Control IC 60 is designed to work with high power switches Q1 and Q2 that are capable of withstanding voltages in the range of 600 volts. The phase control provided by control IC 60 obtains a nearly linear dimming control throughout the range of dimming values and obtains a closed loop control with lamp power sensing to eliminate the need of a current transformer. The closed loop current control contributes to minimizing changes to components that may be needed in existing ballasts when control IC 60 is used to replace an electronic ballast control to provide a dimming feature. Control IC 60 also realizes a number of fault detection features including failure to ignite, filament failure, thermal overload, lamp failure during normal operation and power supply faults including undervoltage. An automatic restart function is also included in control IC 60 to permit the lamp to be reignited in the case of a low voltage condition in the power supply.
Referring now to
Referring now to
Referring now to
Startup capacitor C1 charges with current supplied through resistor R1, which is partially reduced by the startup current drawn by control IC 60. Resistor R1 is chosen to provide approximately two times a maximum startup current at low line voltage levels to obtain suitable operation under worse case input power conditions. Control IC 60 turns on after the voltage on capacitor C1 reaches a startup threshold and the voltage on pin VDC of control IC 60 is about 5.1 volts. The condition of the voltage on pin VDC is to provide brownout protection as described in greater detail below. Once control IC 60 turns on, driver outputs HO and LO begin to oscillate to drive the electronic ballast. As drive outputs HO and LO begin to oscillate, control IC 60 draws more current and startup capacitor C1 begins to discharge due to the extra current draw.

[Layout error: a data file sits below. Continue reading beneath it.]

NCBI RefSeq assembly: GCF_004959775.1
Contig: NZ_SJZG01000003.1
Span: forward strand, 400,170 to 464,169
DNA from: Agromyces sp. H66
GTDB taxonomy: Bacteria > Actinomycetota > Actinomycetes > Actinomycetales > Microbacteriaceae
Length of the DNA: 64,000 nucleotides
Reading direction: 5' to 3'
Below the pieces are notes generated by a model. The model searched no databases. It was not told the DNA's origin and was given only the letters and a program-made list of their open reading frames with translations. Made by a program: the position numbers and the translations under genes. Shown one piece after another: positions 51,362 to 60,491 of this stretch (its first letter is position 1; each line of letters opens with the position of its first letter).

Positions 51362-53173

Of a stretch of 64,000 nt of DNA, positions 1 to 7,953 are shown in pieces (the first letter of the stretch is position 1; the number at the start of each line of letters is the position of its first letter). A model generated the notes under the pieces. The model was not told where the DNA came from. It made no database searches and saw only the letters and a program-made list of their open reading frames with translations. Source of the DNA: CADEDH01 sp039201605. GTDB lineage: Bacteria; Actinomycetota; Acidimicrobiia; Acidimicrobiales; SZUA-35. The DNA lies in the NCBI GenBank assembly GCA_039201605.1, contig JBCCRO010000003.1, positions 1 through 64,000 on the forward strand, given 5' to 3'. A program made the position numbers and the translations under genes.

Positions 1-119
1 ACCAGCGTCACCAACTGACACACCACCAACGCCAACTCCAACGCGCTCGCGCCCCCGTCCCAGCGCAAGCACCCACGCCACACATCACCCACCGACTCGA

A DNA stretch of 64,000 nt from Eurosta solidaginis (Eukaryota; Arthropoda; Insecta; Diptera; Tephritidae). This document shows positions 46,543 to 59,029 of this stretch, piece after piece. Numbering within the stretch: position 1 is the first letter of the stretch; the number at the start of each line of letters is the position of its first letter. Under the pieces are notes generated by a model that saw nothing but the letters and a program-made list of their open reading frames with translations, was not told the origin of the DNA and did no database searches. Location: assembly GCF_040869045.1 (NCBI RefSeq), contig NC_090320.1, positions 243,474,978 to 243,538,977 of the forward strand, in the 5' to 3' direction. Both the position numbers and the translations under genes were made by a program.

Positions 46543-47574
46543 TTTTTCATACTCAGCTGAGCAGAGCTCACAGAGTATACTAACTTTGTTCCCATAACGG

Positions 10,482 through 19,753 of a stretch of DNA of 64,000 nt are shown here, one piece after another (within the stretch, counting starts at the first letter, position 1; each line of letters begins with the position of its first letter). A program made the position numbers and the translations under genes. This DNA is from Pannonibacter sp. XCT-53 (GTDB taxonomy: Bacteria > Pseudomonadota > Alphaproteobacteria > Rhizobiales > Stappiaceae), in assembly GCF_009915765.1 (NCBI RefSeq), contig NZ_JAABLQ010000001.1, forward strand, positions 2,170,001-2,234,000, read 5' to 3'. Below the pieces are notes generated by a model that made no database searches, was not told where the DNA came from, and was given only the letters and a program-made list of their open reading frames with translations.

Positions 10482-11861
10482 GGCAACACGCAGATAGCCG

Referring now to
Control IC 60 also provides brownout protection by conditioning the oscillation of the output drivers on several input voltage conditions. In addition to the voltage on pin VCC being above the startup threshold, pin VDC of control IC 60 is checked for a voltage level of above 5.1 volts to permit oscillation of the driver outputs. A voltage divider composed of resistor R3 and resistor RVDC connected to the rectified AC line input provides programmable voltage levels for brownout protection thresholds. The voltage divider connected to pin VDC measures the rectified AC line input voltage to the electronic ballast, while providing a programmed turn-on and turn-off level for line voltage levels. A filter capacitor CVDC is connected to pin VDC to contribute to reducing ripple voltage to a level that is suitably low, while preventing the lower turnoff threshold of 3 volts, for example, from being reached during normal line conditions. Capacitor CVDC contributes to preventing lamp 100 from extinguishing during low line level conditions before control IC 60 is properly reset. If a brownout condition occurs, the DC bus can drop to a voltage level below a low threshold that is used by the tank circuit to maintain an appropriate lamp voltage. The brownout protection circuit permits the electronic ballast to achieve a clean turn off of lamp 100 before the DC bus drops to a low value that resets control IC 60 to the preheat mode to obtain an appropriate restart when the line voltage returns to its appropriate value.
Referring now to